If there’s anyone that’s claiming 2019 is their own, it’s Lizzo. The 30-year-old rapper, singer, songwriter, dancer, and flautist has spent the first few months of this year releasing music with Missy Elliott, powering through her debut set at Coachella no matter how many hurdles presented themselves, knocked out the first weekend of the festival sharing that stage with Tierra Whack for Janelle Monae‘s set, and is gearing up to release her next album, Cuz I Love You on April 19 – her first as part of the Atlantic Records roster.
You might recognise Lizzo from her song ‘Good As Hell‘, which has featured as a lip-sync challenge on RuPaul’s Drag Race, and during the credits of both I Feel Pretty and Bad Moms Christmas. Her music has also featured in Broad City, Girls Trip, and Shameless, so you absolutely would have heard her without realising.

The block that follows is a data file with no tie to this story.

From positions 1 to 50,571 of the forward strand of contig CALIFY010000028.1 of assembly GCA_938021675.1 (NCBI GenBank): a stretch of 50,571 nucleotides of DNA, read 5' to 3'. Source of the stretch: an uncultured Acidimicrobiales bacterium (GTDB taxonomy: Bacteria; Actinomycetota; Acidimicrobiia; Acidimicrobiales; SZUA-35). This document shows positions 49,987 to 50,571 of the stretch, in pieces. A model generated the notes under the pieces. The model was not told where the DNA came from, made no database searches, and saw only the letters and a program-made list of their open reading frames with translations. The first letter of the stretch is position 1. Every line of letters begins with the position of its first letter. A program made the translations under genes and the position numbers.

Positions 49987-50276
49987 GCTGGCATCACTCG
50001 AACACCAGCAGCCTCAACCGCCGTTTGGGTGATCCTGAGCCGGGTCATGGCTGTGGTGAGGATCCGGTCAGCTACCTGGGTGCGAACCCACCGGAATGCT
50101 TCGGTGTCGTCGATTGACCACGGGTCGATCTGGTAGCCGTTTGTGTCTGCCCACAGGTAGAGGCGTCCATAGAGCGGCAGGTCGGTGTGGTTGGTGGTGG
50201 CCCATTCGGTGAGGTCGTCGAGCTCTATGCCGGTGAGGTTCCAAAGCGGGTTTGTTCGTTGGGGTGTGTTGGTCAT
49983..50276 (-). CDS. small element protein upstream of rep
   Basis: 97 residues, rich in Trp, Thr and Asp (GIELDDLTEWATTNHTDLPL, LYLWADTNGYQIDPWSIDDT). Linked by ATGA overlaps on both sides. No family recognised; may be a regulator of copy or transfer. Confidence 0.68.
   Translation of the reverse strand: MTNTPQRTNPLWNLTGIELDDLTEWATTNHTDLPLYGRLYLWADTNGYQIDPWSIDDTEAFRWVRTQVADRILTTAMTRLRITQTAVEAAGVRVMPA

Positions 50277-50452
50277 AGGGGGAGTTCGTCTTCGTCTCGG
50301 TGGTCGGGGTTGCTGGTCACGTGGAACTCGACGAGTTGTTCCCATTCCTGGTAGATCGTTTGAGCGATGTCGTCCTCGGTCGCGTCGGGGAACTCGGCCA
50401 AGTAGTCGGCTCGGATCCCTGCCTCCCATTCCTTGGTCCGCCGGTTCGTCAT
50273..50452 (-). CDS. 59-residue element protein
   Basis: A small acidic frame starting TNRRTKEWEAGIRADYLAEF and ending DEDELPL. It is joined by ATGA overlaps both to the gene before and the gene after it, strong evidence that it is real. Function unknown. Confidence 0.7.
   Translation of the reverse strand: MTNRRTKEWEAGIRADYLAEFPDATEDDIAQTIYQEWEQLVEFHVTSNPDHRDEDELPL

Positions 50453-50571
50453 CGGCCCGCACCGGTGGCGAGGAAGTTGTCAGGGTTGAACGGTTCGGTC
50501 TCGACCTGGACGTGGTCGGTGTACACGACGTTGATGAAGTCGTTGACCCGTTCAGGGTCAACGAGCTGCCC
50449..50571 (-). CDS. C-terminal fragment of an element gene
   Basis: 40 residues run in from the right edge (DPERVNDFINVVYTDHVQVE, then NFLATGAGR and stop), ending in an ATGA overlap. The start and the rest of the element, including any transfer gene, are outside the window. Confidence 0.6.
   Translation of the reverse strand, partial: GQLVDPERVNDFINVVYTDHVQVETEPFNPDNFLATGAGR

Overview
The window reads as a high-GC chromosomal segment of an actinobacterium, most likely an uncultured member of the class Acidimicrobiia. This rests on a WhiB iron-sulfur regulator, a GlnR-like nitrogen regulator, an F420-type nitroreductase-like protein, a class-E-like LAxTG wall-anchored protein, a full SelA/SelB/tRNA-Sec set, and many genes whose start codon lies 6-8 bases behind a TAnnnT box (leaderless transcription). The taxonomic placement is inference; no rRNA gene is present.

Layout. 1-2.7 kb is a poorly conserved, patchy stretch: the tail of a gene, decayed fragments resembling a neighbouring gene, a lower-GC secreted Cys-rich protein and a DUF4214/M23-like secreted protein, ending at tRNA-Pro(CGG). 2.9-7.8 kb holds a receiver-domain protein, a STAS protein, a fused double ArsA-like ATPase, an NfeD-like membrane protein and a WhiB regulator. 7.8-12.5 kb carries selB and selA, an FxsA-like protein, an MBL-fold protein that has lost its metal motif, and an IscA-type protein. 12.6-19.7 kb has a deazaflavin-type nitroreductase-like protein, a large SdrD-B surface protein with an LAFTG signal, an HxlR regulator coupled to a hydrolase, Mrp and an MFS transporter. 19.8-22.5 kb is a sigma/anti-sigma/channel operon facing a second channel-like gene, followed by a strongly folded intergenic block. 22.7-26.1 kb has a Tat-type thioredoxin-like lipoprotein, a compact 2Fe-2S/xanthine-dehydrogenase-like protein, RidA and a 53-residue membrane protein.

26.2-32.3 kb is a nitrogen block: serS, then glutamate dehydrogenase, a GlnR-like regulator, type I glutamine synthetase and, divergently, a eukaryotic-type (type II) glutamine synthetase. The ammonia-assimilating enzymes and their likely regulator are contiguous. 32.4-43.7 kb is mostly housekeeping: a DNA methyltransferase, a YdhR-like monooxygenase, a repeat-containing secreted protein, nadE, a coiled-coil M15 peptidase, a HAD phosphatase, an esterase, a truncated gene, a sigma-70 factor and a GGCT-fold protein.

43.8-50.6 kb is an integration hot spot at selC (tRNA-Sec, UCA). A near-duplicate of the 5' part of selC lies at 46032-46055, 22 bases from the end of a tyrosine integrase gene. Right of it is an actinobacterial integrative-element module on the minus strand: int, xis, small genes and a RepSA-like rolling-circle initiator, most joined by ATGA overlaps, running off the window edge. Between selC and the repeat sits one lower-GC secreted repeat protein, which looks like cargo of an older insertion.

In reality, Lizzo is a force to be reckoned with; she’s an unapologetic bigger woman who defies what she’s been told her whole life and succeeds in spite of it all.
PEDESTRIAN.TV got on the phone with Lizzo bright and early to chat about existing outside beauty standards, the importance of representation, and exactly what it’s like to have Missy Elliott in your corner.
Lizzo has had an involved and intimate relationship with music her entire life. Born and raised in Houston, Texas, she grew up surrounded by music with a family that loved everything from Radiohead to Queen to Björk to classic southern American gospel.
I love music. I vibrate music. I think that I was in love with it from a very young age, and I just know how to speak it, I know how to communicate it, I can understand it, I know how to listen to it, I know how to talk back to it. Me and music have conversations all the time. It’s a dance, it’s a language.
Her ability to work with music in a way that goes deeper than just the surface level is best seen through her passion and determination with her flute, Sasha Flute.